11. Frog Togs are good for light duty and cheap enough. Other poly coated nylon products are more durable, Fashionable, and expensive. Depending on your need it may be worth investing in a rain suit. I recommend against gore Tex or similar products. GoreTex is mostly hype. I’ve worn the issued ECWES since the first generation came out in late 80s. It’s neither breathable nor rain proof. Sweat doesn’t magically evaporate through the pores and water leaks in the seams. I’ve also tried several brands of commercial GoreTex rain gear and boots. All expensive. All uniformly disappointing performance. I advise friends to avoid GoreTex and similar products. Buy good poly coated nylon wet weather gear for when you are stationary. When moving you will sweat and be wet anyway, so stow the snivel fear and get to work. Put on snivel gear at the halt. Warmth. A mid or light weight polar fleece type jacket is useful. Relatively durable. Effective insulation. Inexpensive. Doesn’t stop wind at all, so you may need another layer under or over it. Layers are the important part of dressing for the cold. Cotton absorbs water and chills you, so avoid cotton fabrics when you expect to be cold and wet (unless working around flame hazards that cause synthetics to melt). Wool is better, but expensive and a pain in the neck to care for. Footwear shouldn’t be neglected in cold and wet conditions. Good traction is always important. Properly treated leather hiking boots work well. All that said, I don’t shoot matches in the rain or mud because it’s neither fun nor safe to run around in the mud. I did that for a living once, people got hurt often from falls. Bad juju. Rain gear for a light shower is a different matter.
  12. Stick makes good suggestions. buy a chronograph today. Measurement tools are important to Handloading. A chrono is useful for checking performance and safety. A decent one can be had on sale for around $100 from the usual retailers. I have a Caldwell and a magnetospeed. The latter doesn’t work well with pistols. I’m looking seriously at a LabRadar for convenience. good calipers. Good beam scale. Both are important. Clean your brass before sizing. I just dry tumble my brass is corn cob media from the local welding supply. A little liquid car wax added to the media keeps the dust down and adds some shine. Wet tumbling was not for me. When developing your load, chamber check in your guns. They are the ultimate go-no go gauge and you already have paid for them. Plunk test is a good start. Buy components in small batches till you find out what work for you. Some Bullet profiles can be problematic in some chambers. Once you find what works, buy in bulk and on sale. I get primers and powder from Powder Valley in Kansas, Natchez in Tennessee, , Brownellsand occasionally Mid South. Always on sale. Always when a free of cheap hazmat fee. Of note, Hornady Action Pistol bullets come on sale in the spring and fall. They’re good bullets for semi auto pistols, and can be had for around $0.10 delivered to your door when on sale. Sadly they don’t make HAPs for revolvers so we have to wait for the nearly unobtainable Zero brand JHP for wheel guns. precision delta JHPs have also been accurate for me. They have occasional sales. Lead or coated bullets are cheaper. Various opinion on different suppliers. I’ve tried a bunch. They’re all about the same as far a smoke and fouling. Some are more consistent diameter than others. Bayou Bullets have been decent performers for me. There are a ton of powder choices that work in 9mm. I’ve been experimenting with BE-86 as a low flash alternative to power pistol. It seems promising. Try a few and see what you like. Then buy a couple 8 pound jugs of that. Primers. everyone has opinions on this. I’ve settled in Winchester for auto loaders and Federal for revolvers. Federal are softer so they work well in match revolvers. I think they are too soft for high pressure open gun loads, other have different opinions. Winchester Primers work, are consistent performers, and generally available. I have used CCI primers with good results; they seem to have a harder cup and require a form hammer strike to light them. Great for Service Rifle loads. as a side note, I tried some Eastern European primers during the great Scarcity in the 44th POTUS regime. Mixed results. Not worth the trouble as long as the major US brands are available. Best advice: Take your time and learn deliberately. Get a notebook and document everything about your process and components. That way you can make adjustments based on recorded data, rather than recollection. Get a mentor to help you. My current notebooks also include cost data. I didn’t always do that, but it seems worthwhile now. You should only record data that you will actually use. That’s likely to change over time. machine maintenance is important. Clean and lube your loader on a schedule you can support. It saves headaches. I use the calendar rather than round count.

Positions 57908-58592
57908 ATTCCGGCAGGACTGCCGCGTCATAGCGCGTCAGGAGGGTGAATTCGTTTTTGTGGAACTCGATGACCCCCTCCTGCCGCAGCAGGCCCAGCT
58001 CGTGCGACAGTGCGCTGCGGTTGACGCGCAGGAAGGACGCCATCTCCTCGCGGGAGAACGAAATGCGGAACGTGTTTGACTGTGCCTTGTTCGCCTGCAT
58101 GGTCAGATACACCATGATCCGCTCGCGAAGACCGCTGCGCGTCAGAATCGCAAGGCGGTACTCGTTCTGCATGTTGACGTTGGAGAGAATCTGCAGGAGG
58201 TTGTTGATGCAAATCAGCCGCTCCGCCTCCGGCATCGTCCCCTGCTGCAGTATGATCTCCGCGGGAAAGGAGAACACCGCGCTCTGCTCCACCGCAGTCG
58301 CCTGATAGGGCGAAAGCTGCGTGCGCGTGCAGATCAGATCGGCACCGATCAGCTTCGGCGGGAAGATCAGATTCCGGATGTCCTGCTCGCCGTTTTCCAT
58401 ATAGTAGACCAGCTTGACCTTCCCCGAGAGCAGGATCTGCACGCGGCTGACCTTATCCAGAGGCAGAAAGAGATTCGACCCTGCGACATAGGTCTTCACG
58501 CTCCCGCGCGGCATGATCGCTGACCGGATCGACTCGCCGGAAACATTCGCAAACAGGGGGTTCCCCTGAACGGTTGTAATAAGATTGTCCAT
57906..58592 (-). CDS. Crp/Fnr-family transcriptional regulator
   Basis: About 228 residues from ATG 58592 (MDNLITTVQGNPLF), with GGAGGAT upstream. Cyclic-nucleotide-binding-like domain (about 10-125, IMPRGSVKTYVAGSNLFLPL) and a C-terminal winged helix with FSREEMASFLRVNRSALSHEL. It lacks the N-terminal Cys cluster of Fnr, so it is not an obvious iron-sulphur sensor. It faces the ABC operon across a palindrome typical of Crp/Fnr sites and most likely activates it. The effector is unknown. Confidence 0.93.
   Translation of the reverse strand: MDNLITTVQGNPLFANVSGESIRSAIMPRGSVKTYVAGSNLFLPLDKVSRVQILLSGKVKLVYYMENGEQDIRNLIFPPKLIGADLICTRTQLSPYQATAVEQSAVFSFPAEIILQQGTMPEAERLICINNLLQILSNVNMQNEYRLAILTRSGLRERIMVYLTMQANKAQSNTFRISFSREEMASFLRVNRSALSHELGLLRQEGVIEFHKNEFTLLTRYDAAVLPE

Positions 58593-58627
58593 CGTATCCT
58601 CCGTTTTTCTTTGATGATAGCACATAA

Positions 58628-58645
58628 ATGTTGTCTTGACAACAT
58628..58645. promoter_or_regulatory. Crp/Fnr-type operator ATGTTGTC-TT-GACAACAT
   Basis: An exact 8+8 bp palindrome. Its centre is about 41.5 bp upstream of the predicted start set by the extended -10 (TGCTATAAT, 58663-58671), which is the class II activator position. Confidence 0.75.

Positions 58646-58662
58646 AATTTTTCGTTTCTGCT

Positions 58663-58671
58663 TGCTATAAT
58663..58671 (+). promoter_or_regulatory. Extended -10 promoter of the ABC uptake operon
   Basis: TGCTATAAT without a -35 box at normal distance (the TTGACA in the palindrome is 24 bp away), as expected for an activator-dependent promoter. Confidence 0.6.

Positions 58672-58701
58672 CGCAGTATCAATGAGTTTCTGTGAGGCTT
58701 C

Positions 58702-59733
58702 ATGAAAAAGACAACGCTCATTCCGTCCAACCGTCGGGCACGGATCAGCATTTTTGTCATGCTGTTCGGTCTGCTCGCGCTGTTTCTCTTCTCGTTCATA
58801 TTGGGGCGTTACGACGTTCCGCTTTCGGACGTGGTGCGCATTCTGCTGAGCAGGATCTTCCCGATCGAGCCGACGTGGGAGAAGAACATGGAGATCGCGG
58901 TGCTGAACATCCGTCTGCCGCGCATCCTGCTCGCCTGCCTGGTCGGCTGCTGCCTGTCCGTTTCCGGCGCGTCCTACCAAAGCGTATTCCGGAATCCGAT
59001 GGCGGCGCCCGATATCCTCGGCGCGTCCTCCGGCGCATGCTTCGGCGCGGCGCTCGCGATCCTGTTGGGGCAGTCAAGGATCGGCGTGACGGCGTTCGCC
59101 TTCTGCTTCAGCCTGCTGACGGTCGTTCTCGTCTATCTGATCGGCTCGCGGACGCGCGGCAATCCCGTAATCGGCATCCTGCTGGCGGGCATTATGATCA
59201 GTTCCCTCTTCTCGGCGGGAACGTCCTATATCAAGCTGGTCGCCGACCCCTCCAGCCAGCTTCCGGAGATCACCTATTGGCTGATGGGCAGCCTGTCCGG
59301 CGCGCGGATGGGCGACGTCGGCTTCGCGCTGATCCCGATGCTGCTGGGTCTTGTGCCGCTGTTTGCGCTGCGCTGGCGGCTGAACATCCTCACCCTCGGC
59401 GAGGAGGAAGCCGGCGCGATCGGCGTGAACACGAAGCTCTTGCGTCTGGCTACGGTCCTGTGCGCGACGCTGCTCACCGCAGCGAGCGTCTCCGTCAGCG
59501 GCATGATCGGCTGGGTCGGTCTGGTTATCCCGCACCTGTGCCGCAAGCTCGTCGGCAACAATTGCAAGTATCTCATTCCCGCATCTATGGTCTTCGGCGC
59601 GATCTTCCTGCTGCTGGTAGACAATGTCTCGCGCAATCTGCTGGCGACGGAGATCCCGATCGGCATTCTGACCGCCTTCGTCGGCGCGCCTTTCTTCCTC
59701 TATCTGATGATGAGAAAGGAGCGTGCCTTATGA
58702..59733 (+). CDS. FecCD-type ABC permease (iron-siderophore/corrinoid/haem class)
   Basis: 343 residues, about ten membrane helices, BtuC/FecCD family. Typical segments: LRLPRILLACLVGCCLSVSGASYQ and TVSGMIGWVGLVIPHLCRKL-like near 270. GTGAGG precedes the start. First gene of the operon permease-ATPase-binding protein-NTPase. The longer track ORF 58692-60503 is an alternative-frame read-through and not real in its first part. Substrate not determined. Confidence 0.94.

13. Blindfire I wouldn’t recommend trying this with a dremel. I speak from some experience in that regard. It can be done that way but it takes a bunch of sanding wheels and quite some hand sanding to polish things out. Not efficient. Prone to error. Holding the parts and dremel at the same time is a challenge even with a good bench vise. The deburring wheels Toolguy uses are a little spendy but they are great for all sorts of metal working jobs. Even touching up your edged tools for the yard. They are efficient and leave a nice finish. Real time savers. If you have a bench grinder or dedicated buffer the 3m wheels are great. Toolguy is a fantastic machinist and exceptional revolver operator/builder. If he tells you something you can bank on it.